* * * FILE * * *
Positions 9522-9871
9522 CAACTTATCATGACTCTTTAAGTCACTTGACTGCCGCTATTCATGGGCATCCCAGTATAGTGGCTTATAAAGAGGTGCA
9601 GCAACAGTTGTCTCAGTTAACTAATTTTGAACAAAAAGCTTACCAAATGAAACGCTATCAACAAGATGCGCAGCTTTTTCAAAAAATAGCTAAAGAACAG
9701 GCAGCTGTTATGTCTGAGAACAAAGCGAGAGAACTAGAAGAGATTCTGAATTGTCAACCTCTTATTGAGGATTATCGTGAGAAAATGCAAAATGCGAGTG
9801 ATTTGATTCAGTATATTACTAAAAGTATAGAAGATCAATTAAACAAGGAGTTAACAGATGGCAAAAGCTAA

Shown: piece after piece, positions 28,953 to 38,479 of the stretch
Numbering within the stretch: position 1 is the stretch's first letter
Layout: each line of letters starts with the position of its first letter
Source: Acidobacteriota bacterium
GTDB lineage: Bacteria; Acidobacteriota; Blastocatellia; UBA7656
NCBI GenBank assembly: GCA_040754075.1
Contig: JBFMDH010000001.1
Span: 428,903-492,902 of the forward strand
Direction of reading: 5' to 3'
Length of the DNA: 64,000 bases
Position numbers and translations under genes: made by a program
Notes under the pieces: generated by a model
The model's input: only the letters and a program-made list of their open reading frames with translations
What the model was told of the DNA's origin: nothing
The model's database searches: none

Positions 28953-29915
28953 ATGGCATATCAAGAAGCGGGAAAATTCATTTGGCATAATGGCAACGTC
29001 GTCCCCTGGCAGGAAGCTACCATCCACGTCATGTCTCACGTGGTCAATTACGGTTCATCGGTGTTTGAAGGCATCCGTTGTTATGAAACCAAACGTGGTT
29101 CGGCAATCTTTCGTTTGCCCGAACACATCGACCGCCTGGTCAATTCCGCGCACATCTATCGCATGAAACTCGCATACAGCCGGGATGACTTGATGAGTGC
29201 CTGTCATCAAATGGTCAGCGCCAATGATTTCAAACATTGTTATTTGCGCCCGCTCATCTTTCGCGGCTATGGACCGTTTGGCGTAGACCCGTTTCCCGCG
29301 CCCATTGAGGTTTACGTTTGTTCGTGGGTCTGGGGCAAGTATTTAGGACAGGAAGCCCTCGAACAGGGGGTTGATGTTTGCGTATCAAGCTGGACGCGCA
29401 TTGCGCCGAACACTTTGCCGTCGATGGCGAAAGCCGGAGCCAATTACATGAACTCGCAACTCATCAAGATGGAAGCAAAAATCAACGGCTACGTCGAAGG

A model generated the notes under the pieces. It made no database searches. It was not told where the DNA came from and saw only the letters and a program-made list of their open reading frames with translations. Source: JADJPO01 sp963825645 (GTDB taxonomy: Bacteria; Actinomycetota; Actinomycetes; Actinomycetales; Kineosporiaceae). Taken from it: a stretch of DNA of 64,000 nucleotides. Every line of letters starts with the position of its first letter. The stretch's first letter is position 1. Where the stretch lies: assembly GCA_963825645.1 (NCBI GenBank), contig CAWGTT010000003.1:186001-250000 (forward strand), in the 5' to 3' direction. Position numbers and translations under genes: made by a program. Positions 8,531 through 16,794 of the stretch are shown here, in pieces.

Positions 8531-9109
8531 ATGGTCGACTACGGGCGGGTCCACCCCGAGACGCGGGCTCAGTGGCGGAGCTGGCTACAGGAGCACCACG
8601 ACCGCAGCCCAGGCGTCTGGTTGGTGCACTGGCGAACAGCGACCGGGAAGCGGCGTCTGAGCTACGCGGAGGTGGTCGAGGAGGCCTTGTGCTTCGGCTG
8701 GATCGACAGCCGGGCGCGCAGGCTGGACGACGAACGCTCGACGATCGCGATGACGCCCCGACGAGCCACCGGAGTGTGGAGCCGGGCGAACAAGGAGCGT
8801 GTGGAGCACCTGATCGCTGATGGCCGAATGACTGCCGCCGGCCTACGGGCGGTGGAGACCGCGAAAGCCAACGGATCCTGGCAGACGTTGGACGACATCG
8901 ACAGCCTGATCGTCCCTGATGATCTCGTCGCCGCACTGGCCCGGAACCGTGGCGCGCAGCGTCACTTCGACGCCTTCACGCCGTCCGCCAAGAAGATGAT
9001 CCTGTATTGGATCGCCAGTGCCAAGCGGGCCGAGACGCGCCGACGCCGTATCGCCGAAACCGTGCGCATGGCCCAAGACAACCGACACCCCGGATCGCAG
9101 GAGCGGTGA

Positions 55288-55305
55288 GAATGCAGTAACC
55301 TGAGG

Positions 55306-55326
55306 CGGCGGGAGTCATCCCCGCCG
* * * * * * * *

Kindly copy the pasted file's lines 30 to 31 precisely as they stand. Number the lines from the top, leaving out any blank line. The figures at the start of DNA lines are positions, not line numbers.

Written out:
8531 ATGGTCGACTACGGGCGGGTCCACCCCGAGACGCGGGCTCAGTGGCGGAGCTGGCTACAGGAGCACCACG
8601 ACCGCAGCCCAGGCGTCTGGTTGGTGCACTGGCGAACAGCGACCGGGAAGCGGCGTCTGAGCTACGCGGAGGTGGTCGAGGAGGCCTTGTGCTTCGGCTG